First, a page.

Val Resnick: Beauty of the Chows is that they won't go to the cops. They keep everything in house... and, they don't feel pain the way we do.
Porter: You notice anything about those guys, Val?
Val Resnick: They look nasty... probably all Kung Fu-motherfuckers. Why, did I miss something?
Porter: They weren't wearing their seat belts.
A fun, dark revenge story, with Gibson in one of his last good roles before the craziness stepped in.
This movie is very dark and gritty, yet filled with a great morbid sense of humor. Everyone in this movie is in asshole mode, and it only makes it more fun.
Good 70s soundtrack as well, in fact the whole movie plays like an homage to a 70s revenge story, which is pretty cool.
Porter: [voiceover] You'd think after five months of lying on my back, I would have given up any idea of getting even, just be a nice guy and call it a day. Nice guys are fine: you have to have somebody to take advantage of... but they always finish last.
Gibson has a lot of fun as Porter, an asshole/professional criminal who is seeking revenge based around principle, which is evident from the fact that he only wants a certain amount of money, and rejects offers of more. As he appears back from the dead after being shot, he tries to get his point across and get his revenge, but keeps getting interfered with by higher up criminals and crooked cops.
Stegman: You know what, Val, this one's on me. OK?
Val Resnick: Do you see me reaching for my fucking wallet!?
The film also stars a hilarious Greg Henry as the man who double crossed Porter with Porter's own wife, played by Deborah Kara Unger. You also have Maria Bello, David Paymer, Lucy Lui, Kris Kristofferson, and James Coburn as various figures all in Porter's way.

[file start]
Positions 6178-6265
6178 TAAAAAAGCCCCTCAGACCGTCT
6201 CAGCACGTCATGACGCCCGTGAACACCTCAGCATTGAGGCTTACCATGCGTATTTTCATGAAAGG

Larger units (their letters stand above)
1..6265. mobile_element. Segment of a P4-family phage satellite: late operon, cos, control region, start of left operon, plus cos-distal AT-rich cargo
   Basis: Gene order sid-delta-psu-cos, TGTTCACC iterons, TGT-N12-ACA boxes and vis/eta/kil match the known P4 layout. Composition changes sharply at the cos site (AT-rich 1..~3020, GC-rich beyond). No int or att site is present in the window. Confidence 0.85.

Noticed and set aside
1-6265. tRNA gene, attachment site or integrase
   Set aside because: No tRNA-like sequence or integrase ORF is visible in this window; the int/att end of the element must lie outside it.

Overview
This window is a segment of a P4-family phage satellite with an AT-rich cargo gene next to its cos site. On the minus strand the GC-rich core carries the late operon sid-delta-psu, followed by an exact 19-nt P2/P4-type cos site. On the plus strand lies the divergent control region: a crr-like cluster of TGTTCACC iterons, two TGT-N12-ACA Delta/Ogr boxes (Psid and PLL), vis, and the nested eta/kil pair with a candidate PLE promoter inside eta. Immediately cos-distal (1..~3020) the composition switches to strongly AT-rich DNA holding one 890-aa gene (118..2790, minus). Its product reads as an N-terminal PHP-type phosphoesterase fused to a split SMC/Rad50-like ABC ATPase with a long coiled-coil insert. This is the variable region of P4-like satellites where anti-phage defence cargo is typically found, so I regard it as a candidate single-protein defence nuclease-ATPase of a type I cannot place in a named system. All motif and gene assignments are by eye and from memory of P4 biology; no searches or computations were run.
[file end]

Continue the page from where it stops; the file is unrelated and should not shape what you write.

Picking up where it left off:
Pearl: [seductively] I've got a few minutes.
Porter: So go boil an egg.
The film was written and directed by Brian Helgeland, screenwriter of such films as LA Confidential, who has based the movie of a novel titled The Hunter, which has itself been previously adapted as the Lee Marvin film Point Blank.
Now, there are two versions of this film. The original theatrical version, which replaced Helgeland and the third act of the film, and there is a more recently released director's cut. Both versions would get the same rating despite their differences.
The original has a steely blue look to it and fits into a zone where Gibson is a bad guy, but the best bad among all the others. The director's cut removes the blue look for a grittier look, removes the voiceover, replaces the soundtrack, and has a darker and completely different ending.
A dark and fun R rated revenge story, filled with violence and Gibson when he wasn't crazy Mel.
[Porter has just threatened to kill Carter while talking to Bronson on the phone]
Bronson: Are you threatening me?
Porter: I'm not threatening you, I'm threatening Carter.